Baldhip Rose- yəst’adac - (Rosa gymnocarpa)
Growing in rich, shady, damp forests the Baldhip Rose is sometimes called Dwarf Rose, Wood Rose, or Little Wild Rose. This small shrub is the smallest of the roses and has dainty, fragrant pale-pink flowers— loved by hummingbirds and native bees—that bloom May through June. The small pear-shaped scarlet-orange rosehip grows with no sepals remaining attached and ripens in late July and persists through winter making it an important year-round food source for wildlife. Native Americans have used the rosehip as a bead for children, chewed leaves for bee stings, and in other medicinal applications.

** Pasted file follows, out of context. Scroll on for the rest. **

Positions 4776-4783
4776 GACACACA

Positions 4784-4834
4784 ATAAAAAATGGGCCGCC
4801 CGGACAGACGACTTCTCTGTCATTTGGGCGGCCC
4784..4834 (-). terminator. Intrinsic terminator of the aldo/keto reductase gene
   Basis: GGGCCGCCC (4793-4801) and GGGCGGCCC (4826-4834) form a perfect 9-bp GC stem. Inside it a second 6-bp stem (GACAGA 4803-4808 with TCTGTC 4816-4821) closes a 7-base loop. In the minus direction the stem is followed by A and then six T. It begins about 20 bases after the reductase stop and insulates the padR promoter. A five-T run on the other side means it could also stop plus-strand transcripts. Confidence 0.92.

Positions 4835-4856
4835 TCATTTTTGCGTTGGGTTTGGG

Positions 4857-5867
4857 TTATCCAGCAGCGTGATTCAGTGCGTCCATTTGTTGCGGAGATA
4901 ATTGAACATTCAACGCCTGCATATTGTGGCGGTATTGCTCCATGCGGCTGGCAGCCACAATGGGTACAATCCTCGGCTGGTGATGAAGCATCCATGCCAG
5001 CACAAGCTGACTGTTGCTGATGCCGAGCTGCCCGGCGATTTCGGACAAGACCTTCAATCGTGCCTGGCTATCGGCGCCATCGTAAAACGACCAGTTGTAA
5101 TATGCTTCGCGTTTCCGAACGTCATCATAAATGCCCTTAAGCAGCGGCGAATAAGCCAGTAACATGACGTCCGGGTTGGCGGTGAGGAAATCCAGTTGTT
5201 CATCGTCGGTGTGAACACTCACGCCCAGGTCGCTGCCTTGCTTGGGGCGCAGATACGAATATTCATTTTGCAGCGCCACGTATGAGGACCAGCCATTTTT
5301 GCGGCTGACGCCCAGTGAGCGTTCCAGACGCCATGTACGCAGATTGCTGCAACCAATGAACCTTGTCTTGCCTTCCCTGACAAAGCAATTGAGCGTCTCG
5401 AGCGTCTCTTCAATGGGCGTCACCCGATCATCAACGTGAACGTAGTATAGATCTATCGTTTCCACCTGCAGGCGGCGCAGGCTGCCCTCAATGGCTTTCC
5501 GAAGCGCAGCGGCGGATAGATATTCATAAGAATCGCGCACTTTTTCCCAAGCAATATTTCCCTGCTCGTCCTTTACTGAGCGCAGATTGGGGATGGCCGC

*Partial sun to full shade
*Dry to moist soil
*Suitable in woodland gardens
* 3 to 5 feet in height, 2 to 8 feet wide
*Sold Bare Root
*Sold in bundles of 5
yəst’adac *Lushootseed provided by the Puyallup Tribal Language Program and audio by Chris Briden, Puyallup Tribal member.